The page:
Community turnaround

Apartments: A thorough renovation and zero-tolerance security are changing the look and feel of 188 units for people to call home.

January 24, 2002|By M. Dion Thompson | M. Dion Thompson,SUN STAFF

The Royal Oak Apartments used to be an "anything goes" type of place: drug dealing, people illegally tapping into electrical and phone lines, stairwells and hallways turned into public restrooms.

Management was unwilling or unable to do anything about those problems, or the broken windows, ripped-out light fixtures and overall deterioration that had made the Section 8 complex in Park Heights a sinkhole for thousands of federal tax dollars each month.

Now, a $17 million sale and renovation of Royal Oak is slowly turning the longtime trouble spot in the 2400 block of Loyola Northway into a decent place for the women and children who are its primary residents. The first apartments should be finished and ready for tenants this week.

"Deplorable would be a kind term," said Michael Myers, the project manager, in describing the complex as it was last summer, when Struever Bros. Eccles & Rouse closed the sale from John Wagner and Greenspring Apartment Limited Partnership. "It's pretty obvious there had been very low maintenance on the project before we came in. And what was done was basically Band-Aid."

City housing officials had more than 106 code violations on record for Royal Oak last summer. Tenants fed up with the conditions called in Legal Aid, the Health Department, the Fire Department and the Housing Department. On one day last summer, inspectors from four city and federal agencies toured the complex that sits on a hill above West Cold Spring Lane and Greenspring Avenue. They came armed with clipboards, cameras and flashlights.

The inspectors have since been replaced by an army of construction workers with skip loaders, cranes and other heavy equipment. Rather than shut down the complex and move the tenants, the developers opted to move families in and out of buildings as the work progressed.

For months, the 116 families who remain at Royal Oak have lived in a construction zone. They have endured water shut-offs, expected and unexpected. Men in hard hats are everywhere, their heavy work boots impressing the mud and dust. The air buzzes with the sound of circular saws. Sparks fly from welding torches. Trucks rumble in and out of the chain-link gate that opens onto Loyola Northway.

Apartments have been ripped apart and completely renovated. A new storm-water system has been put in to prevent the flooding that was a regular nuisance. Work crews have cleaned air ducts clogged with 30-plus years' worth of lint, dirt and grime.

One apartment building was demolished to reduce density at Royal Oak from 207 units to 188 units. A community center with a multipurpose room and computer room is being built to give the complex a greater sense of neighborhood. The work, which averages out to $40,000 per unit, is scheduled to be completed in September.

"At one time, the construction really bothered me, 6 o'clock in the morning," said Lakeshia Pate, 23, a Royal Oak tenant for a little more than two years. "Now, I'm used to it because I know it's going to make a difference when it's done."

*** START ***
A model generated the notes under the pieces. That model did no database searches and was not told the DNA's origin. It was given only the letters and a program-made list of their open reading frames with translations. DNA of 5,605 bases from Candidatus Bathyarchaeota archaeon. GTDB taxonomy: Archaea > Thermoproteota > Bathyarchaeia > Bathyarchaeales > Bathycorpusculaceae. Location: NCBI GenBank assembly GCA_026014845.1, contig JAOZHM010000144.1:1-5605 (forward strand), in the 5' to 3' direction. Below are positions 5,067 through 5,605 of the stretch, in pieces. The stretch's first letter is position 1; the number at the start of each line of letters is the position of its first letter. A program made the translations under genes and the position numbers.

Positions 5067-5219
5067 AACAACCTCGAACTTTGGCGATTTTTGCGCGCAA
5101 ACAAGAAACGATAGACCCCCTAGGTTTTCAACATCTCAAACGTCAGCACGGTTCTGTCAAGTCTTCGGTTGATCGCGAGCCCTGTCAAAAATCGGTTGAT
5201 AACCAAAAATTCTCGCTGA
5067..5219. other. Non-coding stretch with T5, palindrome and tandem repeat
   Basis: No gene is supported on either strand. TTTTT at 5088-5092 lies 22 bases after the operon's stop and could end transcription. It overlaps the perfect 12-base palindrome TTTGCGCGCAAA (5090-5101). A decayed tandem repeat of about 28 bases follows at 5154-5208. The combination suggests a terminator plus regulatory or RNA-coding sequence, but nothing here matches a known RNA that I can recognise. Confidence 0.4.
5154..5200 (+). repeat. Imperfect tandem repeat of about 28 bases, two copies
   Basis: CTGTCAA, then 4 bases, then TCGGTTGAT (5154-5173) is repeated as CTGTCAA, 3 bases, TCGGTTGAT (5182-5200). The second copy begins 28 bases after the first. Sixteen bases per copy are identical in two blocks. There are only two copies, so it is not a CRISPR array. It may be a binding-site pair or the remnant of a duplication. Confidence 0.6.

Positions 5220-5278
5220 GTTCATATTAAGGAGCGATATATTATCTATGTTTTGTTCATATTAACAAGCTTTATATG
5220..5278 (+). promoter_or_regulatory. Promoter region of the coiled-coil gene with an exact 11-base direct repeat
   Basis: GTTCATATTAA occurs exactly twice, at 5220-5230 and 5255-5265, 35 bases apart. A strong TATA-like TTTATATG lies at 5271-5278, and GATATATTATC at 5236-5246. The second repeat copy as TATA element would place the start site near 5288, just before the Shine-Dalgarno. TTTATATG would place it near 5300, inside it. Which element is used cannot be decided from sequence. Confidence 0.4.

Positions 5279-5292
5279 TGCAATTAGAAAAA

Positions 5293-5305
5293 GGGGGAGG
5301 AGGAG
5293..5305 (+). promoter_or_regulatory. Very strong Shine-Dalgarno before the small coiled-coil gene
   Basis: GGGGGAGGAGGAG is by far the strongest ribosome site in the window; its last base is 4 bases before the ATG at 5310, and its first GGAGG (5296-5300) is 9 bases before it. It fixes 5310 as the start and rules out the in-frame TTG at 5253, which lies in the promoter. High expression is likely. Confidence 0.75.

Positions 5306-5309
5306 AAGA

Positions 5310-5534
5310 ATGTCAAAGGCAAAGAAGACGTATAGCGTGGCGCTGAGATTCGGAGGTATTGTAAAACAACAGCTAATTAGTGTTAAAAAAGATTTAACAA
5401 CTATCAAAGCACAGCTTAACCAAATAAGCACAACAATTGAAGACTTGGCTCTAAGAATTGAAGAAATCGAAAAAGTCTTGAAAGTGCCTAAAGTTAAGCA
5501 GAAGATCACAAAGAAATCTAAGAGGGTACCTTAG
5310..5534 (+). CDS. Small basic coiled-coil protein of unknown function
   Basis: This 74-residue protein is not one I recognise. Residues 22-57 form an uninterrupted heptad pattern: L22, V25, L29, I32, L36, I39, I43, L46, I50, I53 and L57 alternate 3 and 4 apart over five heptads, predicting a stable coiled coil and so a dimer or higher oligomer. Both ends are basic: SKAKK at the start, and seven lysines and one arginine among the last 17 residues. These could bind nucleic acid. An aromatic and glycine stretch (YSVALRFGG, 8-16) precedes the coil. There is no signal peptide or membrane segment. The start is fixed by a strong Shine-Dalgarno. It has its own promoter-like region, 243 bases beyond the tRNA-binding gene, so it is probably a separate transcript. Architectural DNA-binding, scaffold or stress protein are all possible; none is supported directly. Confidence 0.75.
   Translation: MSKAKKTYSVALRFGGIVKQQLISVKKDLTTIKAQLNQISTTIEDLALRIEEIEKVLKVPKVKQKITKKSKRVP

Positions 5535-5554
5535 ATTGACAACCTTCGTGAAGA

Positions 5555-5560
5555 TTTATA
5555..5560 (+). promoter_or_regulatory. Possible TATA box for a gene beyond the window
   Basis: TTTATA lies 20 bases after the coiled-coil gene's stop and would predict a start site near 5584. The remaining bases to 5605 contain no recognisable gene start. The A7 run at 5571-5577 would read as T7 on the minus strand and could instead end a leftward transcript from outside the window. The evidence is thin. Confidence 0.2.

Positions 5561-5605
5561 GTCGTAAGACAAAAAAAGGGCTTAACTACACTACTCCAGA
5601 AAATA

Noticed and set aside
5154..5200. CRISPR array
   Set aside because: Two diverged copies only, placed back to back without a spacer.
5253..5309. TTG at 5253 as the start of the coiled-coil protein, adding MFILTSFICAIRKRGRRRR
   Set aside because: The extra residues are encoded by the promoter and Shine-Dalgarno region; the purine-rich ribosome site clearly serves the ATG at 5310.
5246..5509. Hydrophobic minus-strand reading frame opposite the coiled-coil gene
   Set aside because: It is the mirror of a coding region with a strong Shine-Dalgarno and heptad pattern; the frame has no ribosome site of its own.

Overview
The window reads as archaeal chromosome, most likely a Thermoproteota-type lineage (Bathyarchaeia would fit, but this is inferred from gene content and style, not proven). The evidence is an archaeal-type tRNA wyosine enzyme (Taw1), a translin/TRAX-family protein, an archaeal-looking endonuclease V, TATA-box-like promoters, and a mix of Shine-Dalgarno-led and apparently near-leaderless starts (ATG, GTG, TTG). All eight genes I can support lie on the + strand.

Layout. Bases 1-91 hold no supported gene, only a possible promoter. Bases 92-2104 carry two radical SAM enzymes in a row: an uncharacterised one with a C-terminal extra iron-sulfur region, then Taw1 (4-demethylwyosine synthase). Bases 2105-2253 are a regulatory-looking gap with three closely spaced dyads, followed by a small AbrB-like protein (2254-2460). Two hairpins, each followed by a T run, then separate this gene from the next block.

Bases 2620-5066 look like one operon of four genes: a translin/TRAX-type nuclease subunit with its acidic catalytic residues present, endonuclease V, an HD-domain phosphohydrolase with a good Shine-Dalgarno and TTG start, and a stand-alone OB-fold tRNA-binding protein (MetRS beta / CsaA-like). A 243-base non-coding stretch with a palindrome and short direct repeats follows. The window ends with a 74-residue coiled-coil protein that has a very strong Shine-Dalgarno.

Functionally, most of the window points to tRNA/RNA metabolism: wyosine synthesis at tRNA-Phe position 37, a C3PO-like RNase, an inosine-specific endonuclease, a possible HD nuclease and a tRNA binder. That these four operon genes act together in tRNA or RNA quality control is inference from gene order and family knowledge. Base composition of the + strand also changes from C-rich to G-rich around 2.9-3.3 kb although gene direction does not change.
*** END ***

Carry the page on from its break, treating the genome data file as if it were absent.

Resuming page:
The renovation should change the look and feel of an apartment complex that neighboring homeowners have complained about for years. The once neglected collection of brick apartment buildings seems out of place beside the tidy, single-family rowhouses that surround Royal Oak.

George Collins, president of the Parklane Neighborhood Improvement Association, said he was "very impressed" with what is happening. Reggie Scriber, ombudsman for the Department of Housing and Community Development, said the violations against Royal Oak are being held in abeyance.

"We believe that those violations will be resolved by the renovation," he said. "It's going along great. Now, there may be some inconveniences for the residents that remain."

April McClain, 37, and Kim Pryor, 30, complain about the dust, the water shut-offs and the increased security that to them seems like harassment. People are routinely stopped and questioned. Loitering is discouraged. The developers and tenants are putting together a handbook aimed at correcting past problems such as loud music, visitors violating residency restrictions and timely reporting of needed repairs.

"The big thing is better security on site, laying out those expectations," said Michael V. Seipp, development director. "You just establish a zero tolerance."

That strict approach, so radically different from previous management, has grated on some tenants' nerves.

"You can't stand out on your front," said Pryor. "It's unfair."

But developers and others say the increased security, along with evictions, have made Royal Oak safer. Before the renovation began, the developers and members of a tenant's group that publicized the problems at the complex agreed that keeping all of Royal Oak's tenants -- especially those who violated their leases -- could doom the project. About 15 tenants have moved.

"Some people ended up moving voluntarily," said Seipp. "[Others] were sent notices that if they didn't leave, they would be evicted."

Police calls to the complex have dropped over the past few months, said Seipp. Pate said "a great change" has happened, and she doesn't hear nearly as many gunshots.

Mark Freedy, project superintendent, uses his own anecdotal evidence to tell him Royal Oak is a better place.

"Shell casings have dropped to a minimum," he said.

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